The Hamburg archdiocese is planning to close eight of the 21 Catholic schools it runs in the northern German port city in an attempt to stop itself from falling further into debt. The news has shocked local parents.
The archdiocese was forced to make the decision after sliding almost €80 million ($97 million) into debt, Hamburg Vicar General Ansgar Thim said Friday.
"This far-reaching, painful cut is very difficult for us," the reverend said, adding that the move was "inevitable" given the church's financial situation.
He described the closures as a necessary "first step," warning that more cuts may have to follow to secure a lasting future for the Catholic school system.
Around 9,000 students currently attend the 21 schools run by the Catholic Church in Hamburg. Now eight of those institutions will be shutdown. The remaining 13 will be made "future proof" and "developed" to meet high quality standards, Thim said.
Students are expected to be able to finish their schooling while attendance is gradually faded out. Five of the schools won't be accepting any new students for the 2018/19 year, the archdiocese's school department said. Teachers employed at those schools will also eventually be moved to the 13 remaining locations.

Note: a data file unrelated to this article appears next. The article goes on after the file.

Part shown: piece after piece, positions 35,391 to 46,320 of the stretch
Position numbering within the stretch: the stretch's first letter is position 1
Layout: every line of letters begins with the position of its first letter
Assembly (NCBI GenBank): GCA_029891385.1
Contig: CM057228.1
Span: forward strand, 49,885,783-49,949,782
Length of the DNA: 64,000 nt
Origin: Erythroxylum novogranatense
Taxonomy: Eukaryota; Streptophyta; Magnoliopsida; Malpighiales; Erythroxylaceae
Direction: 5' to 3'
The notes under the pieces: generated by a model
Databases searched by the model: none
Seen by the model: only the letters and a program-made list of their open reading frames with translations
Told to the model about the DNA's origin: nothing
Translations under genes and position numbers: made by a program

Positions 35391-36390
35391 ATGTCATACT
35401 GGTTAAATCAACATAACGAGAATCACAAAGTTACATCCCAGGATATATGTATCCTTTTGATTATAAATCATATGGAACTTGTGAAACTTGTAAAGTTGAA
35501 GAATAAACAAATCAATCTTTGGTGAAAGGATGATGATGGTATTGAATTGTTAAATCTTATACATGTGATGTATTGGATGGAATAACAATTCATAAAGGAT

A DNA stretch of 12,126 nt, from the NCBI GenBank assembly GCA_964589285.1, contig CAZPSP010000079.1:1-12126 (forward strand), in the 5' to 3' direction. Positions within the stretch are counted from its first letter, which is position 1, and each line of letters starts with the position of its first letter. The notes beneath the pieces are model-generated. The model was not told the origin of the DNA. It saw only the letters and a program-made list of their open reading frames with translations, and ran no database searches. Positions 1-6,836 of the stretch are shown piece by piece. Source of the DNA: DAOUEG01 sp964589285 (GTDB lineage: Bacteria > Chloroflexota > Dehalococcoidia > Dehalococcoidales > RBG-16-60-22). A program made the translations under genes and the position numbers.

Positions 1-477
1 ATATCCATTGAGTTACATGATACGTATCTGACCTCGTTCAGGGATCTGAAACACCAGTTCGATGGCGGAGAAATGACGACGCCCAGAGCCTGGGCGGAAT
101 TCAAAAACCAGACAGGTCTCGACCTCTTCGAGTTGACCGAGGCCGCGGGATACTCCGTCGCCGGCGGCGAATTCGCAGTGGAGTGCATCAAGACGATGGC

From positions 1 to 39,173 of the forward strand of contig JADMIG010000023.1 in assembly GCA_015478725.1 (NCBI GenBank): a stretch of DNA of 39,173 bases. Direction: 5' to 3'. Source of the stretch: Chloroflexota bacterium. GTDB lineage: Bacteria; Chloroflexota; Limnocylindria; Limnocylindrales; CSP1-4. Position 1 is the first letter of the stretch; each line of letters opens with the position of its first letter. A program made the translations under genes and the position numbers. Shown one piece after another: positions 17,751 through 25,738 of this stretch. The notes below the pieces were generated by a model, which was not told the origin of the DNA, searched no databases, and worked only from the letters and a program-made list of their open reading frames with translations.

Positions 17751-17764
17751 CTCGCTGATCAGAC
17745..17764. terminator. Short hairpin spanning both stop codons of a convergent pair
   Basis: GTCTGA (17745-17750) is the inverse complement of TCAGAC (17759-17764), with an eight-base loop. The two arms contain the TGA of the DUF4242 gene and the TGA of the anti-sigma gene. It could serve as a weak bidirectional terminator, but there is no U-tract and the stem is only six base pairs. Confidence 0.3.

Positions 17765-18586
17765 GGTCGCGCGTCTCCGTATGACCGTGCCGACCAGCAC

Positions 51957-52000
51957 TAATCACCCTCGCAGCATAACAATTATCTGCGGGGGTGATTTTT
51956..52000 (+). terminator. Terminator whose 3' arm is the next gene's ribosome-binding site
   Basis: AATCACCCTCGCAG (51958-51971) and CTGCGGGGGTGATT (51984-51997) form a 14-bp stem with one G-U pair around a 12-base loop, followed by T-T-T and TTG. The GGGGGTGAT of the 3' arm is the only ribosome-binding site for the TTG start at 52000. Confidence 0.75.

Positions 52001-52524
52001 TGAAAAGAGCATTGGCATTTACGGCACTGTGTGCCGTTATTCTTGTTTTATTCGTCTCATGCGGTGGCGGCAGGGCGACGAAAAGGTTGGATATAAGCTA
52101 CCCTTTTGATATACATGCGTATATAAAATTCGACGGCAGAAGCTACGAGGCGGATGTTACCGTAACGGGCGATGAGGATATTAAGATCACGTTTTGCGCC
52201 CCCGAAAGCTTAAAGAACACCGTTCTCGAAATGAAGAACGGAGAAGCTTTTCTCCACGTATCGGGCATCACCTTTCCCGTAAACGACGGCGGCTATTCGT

An organization representing parents said it was deeply disappointed by the decision. Spokesman Henrik Lesaar said the archdiocese had betrayed their trust.
"We cannot allow the financial crisis of the archdiocese to massively damage Catholic school life in Hamburg," he said.
Another father said he felt "a sense of helplessness" about the decision, adding that he couldn't imagine how the affected sites would survive as "thinned out ghost schools" while their student populations shrink.
Local politician Birgit Stöver pointed a finger at the city government, currently comprised of a left-leaning SPD and Green party coalition.
"What's also to blame are the years of insufficient funding from the city for operations and renovations," said Stöver, who is the education spokesperson for the center-right CDU.
Despite receiving state subsidies and school fees, the archdiocese is struggling with a renovation backlog in the hundreds of millions, as well as a hole in the pension fund for teachers.
Just over a year ago, the church embarked on structural reform that resulted in the transfer of responsibility for the area's 21 schools from the now-dissolved Association of Catholic Schools to the archdiocese. The change only added to the church's debt woes.
According to an audit by consulting firm Ernst & Young last month, the archdiocese could accrue €353 million in debt by 2021 unless drastic measures are taken.
The archdiocese is also reviewing hundreds of other properties in the area, including churches and parish houses, in an effort to curb spending.
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